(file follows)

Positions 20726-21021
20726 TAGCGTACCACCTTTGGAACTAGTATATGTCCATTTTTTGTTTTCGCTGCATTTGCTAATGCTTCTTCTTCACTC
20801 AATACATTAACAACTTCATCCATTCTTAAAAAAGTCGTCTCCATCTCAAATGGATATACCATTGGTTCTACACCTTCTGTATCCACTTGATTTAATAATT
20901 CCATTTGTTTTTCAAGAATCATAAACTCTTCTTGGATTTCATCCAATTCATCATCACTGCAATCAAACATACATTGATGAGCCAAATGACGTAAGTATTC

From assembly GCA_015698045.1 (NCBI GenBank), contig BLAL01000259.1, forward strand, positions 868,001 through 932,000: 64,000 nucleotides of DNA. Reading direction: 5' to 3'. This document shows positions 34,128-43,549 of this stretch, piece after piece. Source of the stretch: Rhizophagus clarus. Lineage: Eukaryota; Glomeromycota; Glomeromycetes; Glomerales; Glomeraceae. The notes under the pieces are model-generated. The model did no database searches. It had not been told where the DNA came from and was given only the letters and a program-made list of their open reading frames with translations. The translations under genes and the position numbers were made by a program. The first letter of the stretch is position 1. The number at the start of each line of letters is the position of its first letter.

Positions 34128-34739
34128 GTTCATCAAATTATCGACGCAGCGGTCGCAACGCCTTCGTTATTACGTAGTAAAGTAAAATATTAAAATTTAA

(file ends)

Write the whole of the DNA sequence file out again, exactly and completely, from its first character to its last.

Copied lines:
Positions 20726-21021
20726 TAGCGTACCACCTTTGGAACTAGTATATGTCCATTTTTTGTTTTCGCTGCATTTGCTAATGCTTCTTCTTCACTC
20801 AATACATTAACAACTTCATCCATTCTTAAAAAAGTCGTCTCCATCTCAAATGGATATACCATTGGTTCTACACCTTCTGTATCCACTTGATTTAATAATT
20901 CCATTTGTTTTTCAAGAATCATAAACTCTTCTTGGATTTCATCCAATTCATCATCACTGCAATCAAACATACATTGATGAGCCAAATGACGTAAGTATTC

From assembly GCA_015698045.1 (NCBI GenBank), contig BLAL01000259.1, forward strand, positions 868,001 through 932,000: 64,000 nucleotides of DNA. Reading direction: 5' to 3'. This document shows positions 34,128-43,549 of this stretch, piece after piece. Source of the stretch: Rhizophagus clarus. Lineage: Eukaryota; Glomeromycota; Glomeromycetes; Glomerales; Glomeraceae. The notes under the pieces are model-generated. The model did no database searches. It had not been told where the DNA came from and was given only the letters and a program-made list of their open reading frames with translations. The translations under genes and the position numbers were made by a program. The first letter of the stretch is position 1. The number at the start of each line of letters is the position of its first letter.

Positions 34128-34739
34128 GTTCATCAAATTATCGACGCAGCGGTCGCAACGCCTTCGTTATTACGTAGTAAAGTAAAATATTAAAATTTAA